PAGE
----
One of the things that used to drive me crazy about working in the corporate world was when people would tell me to “Be patient.”
I never wanted to be patient. Whether it was being patient for a promotion or a pay raise, or being patient with a stalled project, or being patient while waiting for someone else to make a decision about how soon/whether/when we could move forward with a new initiative, “being patient” just felt totally incompatible with my natural tendencies.
Sure, I always tried to be calm and respectful and polite, but deep down inside I was shouting “No!”
I suppose I am not a very patient person. When something needs to be done, I want it done now. I want new opportunities, better opportunities, bigger challenges, bigger paychecks, bigger audiences, more fun, more interesting work, and more of a chance to make a difference. More, better, faster, now! Give me the ball and let me run with it!
Does this make me a bad person? I don’t think so. The truth is that entrepreneurs are by nature impatient. We have a hunger for action. Sometimes this tendency is not entirely healthy, but it’s necessary if you want to succeed as a small business owner.
One of my favorite clients, restaurant consultant Aaron Allen, believes that for entrepreneurs, “impatience is a virtue.” He says that from his experience, people who achieve the biggest success in business tend to have a high sense of internal urgency (they even walk faster).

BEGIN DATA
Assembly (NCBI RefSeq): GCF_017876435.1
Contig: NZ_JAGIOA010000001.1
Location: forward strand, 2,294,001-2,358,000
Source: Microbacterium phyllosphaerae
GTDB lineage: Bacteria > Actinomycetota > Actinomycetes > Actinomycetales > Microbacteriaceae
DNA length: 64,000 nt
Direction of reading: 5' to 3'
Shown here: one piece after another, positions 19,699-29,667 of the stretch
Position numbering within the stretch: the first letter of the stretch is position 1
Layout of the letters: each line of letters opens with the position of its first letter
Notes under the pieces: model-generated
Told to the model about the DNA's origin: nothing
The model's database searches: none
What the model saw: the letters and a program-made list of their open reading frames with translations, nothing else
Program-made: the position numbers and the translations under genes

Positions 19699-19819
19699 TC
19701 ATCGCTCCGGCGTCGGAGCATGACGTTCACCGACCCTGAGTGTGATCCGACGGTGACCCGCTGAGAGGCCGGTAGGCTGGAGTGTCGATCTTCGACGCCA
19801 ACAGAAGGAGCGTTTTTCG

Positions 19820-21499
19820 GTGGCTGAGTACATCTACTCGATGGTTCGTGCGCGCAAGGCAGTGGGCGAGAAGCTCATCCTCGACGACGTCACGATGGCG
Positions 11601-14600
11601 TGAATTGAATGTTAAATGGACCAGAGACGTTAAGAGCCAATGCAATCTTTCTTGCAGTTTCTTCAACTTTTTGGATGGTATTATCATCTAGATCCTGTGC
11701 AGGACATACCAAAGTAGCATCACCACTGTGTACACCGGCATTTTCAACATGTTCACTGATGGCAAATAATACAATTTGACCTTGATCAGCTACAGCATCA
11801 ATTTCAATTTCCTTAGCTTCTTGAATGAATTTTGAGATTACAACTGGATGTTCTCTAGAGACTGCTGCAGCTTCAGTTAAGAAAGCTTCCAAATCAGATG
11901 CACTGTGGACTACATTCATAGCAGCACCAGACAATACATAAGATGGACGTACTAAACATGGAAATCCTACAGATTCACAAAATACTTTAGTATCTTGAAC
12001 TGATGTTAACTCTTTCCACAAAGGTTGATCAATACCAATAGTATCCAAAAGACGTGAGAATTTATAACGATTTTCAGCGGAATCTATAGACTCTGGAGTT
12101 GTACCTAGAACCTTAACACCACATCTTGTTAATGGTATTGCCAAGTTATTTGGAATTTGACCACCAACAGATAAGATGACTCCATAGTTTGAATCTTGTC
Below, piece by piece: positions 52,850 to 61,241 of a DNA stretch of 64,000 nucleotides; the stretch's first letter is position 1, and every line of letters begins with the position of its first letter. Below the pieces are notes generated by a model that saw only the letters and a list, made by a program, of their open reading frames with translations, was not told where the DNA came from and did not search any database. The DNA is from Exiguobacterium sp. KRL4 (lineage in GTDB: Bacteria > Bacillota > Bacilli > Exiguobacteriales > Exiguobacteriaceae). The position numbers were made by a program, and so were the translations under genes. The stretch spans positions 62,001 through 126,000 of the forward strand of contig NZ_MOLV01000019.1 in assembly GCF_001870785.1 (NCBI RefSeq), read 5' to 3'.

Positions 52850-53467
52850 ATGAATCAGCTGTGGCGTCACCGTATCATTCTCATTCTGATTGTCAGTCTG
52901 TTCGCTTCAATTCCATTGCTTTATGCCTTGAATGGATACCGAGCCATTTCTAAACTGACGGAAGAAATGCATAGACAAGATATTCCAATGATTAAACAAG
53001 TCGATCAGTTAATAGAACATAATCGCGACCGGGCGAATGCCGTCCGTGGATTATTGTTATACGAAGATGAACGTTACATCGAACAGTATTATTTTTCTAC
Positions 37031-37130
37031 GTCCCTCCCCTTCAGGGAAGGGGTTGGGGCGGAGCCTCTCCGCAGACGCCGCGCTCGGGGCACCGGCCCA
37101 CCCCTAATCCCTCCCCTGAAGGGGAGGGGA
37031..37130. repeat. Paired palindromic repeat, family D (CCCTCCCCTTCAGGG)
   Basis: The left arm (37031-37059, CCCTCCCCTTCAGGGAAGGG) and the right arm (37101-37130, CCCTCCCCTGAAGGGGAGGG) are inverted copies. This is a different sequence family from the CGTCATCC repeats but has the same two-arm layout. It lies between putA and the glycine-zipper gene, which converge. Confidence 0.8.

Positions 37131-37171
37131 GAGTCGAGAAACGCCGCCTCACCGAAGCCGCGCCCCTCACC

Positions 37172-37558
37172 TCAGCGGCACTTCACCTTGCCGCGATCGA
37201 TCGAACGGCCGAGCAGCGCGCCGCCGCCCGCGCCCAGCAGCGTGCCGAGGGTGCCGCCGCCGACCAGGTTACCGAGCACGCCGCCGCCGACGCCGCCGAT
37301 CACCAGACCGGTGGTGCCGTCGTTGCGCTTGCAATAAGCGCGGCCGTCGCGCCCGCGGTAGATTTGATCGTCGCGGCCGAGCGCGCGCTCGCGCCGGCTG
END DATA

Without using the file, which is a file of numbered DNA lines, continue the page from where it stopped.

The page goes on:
Of course, “being impatient” doesn’t mean you should be a jerk. You shouldn’t act like a mindless bulldozer who crushes anyone who gets in your way. You shouldn’t whine about the weather or the cancelled flight at the airport or other things that are beyond your control, and you still need to know how to work effectively with other people. You should always be patient with people’s feelings, with customers, with employees, and with people in your family. No matter how important your business goals may be, don’t let entrepreneurial impatience damage your relationships with the most important people in your business and your life.
Another point that Aaron Allen makes in his blog post is that “aimless impatience is counterproductive.” Being impatient doesn’t mean you constantly “shoot first and ask questions later.” Instead, the right way to be impatient is to focus your impatience on a specific goal. It’s not good enough just to be impatient, you also need to have a clear picture of where you’re heading and what you want to accomplish. But once you decide on a plan of action, you should get started immediately. Once you understand the first step that you need to take to reach your larger goals, you should want to take that step RIGHT AWAY.
One of the absolute greatest things about running a business is that you truly have the power, every day, to go after what you want. If you want to win a new customer or launch a new product or create a new partnership or introduce your business to an entirely new market, you can do it. Why wait? Why “be patient?” Instead, as an entrepreneur you just need to cultivate a sense of purposeful, focused impatience, and put that internal sense of urgency to work by creating momentum toward your most important goals.